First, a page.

skywatchers report

Welcome to the University of Texas Skywatchers Report for Monday March 28th through Sunday April 3rd.

The moon is a third quarter on Thursday so we'll have a waning gibbous moon for the first half of the week and a waning crescent moon for the remainder of the week.

Mercury is slowly emerging from conjunction with the sun and is setting at 8:30 p.m. at midweek, less than an hour after sunset.

Jupiter is up in the east as the sky darkens and will set about an hour before sunrise, so you have most of the night to observe the planet.

Mars is rising just after midnight this week, followed by Saturn at 12:55 a.m. Look for the Moon and the bright star Antares near the planets on Tuesday morning.

Venus is now rising about 40 minutes before the sun but you might still be able to pick it out from the dawn glow if you have a good view of the eastern horizon.

Public viewing at the 16-inch reflector on top of Robert Lee Moore Hall is on Wednesday nights currently from 8:30 to 10:30 p.m. RLM is located on the southeast corner of Dean Keeton and Speedway. Take the elevator to the 17th floor and follow the signs to the telescope.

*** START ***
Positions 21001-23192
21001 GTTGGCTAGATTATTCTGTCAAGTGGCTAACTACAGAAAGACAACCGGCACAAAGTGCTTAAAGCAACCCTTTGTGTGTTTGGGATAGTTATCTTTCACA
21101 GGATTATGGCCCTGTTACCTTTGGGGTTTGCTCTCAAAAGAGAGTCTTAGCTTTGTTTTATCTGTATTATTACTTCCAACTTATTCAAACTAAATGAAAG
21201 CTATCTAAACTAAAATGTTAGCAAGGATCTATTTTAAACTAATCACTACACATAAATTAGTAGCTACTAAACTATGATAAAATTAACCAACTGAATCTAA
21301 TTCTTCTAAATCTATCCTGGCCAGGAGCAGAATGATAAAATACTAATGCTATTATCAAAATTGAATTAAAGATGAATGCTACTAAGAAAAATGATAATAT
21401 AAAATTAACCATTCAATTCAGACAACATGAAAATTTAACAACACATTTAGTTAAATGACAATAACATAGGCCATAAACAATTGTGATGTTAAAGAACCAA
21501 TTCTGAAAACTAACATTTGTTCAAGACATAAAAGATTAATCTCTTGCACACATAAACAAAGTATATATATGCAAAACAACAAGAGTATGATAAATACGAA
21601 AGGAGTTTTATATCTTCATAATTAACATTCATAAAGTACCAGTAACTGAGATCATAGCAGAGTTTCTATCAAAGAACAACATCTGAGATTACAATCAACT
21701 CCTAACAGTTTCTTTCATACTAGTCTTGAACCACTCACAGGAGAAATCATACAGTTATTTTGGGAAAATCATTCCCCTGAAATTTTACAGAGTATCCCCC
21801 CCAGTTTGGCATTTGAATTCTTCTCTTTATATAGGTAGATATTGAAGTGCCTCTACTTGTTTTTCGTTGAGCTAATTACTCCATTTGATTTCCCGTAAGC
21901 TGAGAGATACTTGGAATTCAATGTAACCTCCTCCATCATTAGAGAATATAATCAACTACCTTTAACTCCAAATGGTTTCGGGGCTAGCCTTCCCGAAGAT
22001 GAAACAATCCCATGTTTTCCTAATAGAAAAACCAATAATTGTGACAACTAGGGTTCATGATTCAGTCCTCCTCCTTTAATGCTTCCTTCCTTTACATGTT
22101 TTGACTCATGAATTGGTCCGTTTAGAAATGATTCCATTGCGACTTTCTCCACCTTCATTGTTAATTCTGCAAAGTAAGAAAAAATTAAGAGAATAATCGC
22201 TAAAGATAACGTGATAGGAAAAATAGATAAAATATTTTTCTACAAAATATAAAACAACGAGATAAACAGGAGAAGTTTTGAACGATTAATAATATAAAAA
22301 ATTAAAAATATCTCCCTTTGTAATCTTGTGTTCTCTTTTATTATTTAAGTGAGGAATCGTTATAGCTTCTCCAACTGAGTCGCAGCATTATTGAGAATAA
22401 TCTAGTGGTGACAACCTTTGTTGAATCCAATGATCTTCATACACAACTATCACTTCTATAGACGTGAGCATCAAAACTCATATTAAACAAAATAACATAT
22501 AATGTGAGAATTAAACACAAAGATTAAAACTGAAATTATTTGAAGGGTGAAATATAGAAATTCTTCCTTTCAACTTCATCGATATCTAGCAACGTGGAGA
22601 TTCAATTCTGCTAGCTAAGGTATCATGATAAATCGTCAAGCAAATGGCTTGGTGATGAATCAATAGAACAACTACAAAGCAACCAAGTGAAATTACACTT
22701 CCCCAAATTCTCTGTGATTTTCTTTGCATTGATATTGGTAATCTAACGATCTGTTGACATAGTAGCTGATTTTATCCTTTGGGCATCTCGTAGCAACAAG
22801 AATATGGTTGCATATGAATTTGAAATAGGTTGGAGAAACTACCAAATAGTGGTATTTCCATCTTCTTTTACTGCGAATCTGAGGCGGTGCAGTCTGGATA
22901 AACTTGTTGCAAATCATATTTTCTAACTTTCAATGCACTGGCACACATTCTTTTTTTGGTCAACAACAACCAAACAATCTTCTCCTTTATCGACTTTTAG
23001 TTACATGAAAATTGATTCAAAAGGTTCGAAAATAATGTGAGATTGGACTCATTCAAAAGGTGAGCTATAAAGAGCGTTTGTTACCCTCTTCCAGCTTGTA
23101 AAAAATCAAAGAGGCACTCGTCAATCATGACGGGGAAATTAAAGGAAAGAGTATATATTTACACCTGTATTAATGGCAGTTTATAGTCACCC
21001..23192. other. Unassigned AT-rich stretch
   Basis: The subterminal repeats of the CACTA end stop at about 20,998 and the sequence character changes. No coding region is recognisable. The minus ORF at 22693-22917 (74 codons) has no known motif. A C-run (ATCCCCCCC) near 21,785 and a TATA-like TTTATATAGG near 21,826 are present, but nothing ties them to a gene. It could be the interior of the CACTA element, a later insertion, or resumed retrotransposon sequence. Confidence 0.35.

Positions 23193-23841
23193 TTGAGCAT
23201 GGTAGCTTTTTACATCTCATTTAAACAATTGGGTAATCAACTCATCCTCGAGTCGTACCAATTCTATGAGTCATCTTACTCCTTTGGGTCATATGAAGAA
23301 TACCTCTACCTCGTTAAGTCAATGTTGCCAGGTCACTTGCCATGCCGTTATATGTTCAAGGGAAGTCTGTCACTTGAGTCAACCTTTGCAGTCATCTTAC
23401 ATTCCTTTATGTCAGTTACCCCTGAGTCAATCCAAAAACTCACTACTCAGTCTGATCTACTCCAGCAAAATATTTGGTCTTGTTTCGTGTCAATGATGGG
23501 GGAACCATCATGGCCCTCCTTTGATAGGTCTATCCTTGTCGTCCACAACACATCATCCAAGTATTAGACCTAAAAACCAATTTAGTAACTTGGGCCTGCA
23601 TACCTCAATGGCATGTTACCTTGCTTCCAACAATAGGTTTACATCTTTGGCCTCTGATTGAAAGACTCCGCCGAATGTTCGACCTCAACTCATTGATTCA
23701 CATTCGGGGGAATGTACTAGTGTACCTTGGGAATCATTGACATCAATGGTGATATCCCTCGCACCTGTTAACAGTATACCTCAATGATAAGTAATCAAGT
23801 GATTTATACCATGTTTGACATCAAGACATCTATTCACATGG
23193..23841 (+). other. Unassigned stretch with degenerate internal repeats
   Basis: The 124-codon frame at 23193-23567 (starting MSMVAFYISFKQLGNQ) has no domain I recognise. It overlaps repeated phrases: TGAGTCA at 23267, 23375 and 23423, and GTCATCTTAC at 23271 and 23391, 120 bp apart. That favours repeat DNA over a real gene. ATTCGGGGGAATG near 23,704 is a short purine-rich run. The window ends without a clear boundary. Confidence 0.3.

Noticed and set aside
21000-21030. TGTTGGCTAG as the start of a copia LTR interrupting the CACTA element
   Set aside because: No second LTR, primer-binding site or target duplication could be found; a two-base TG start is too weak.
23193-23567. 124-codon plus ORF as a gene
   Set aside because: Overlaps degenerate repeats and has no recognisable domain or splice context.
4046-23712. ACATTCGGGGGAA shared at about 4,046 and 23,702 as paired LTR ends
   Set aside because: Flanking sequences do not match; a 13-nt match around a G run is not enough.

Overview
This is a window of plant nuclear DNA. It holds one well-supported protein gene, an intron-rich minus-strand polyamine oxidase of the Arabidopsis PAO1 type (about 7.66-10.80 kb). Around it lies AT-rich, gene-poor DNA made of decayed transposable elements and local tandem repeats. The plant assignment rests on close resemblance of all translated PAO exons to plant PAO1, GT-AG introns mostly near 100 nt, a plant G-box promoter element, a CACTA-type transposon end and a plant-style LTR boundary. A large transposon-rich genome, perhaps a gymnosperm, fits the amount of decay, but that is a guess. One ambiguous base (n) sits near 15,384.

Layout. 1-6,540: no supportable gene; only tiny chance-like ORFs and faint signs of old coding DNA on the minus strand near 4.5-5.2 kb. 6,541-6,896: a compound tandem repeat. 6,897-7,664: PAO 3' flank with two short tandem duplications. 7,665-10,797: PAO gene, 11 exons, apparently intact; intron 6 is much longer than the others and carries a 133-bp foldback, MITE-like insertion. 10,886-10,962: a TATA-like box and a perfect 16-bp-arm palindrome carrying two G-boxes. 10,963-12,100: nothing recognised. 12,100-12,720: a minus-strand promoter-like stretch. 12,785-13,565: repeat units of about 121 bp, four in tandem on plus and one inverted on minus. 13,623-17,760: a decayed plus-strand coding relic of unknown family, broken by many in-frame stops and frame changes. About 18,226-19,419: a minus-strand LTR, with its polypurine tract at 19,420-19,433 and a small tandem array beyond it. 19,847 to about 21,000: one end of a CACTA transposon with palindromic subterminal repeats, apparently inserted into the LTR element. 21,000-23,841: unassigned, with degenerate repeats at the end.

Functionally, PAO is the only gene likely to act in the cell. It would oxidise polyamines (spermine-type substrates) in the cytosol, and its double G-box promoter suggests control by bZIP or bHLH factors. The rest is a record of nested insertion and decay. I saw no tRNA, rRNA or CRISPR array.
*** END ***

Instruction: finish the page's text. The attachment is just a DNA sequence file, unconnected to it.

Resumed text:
Public viewing at the 9 inch refractor at Painter Hall is on Friday and Saturday nights currently from 8:30 to 10:30 p.m. Painter Hall is located on 24th street about halfway between Speedway and Guadalupe and is northeast of the UT Tower. To get to the telescope, take the elevator to the 5th floor and exit to the left. Follow the 5th floor hallway to the end and take the staircase through the double doors on the left. Once you reach the 6th floor, go to your right and follow the signs up to the telescope.

All events are free and open to all ages and no reservations are required. Note that viewing times and availability change throughout the year so please check the schedule before planning a visit. Observing events are weather permitting. Please call 512-232-4265 for weather cancellation information, which is updated 30 to 45 minutes before the scheduled viewing start time.

Thank you for calling the University of Texas Skywatchers Report.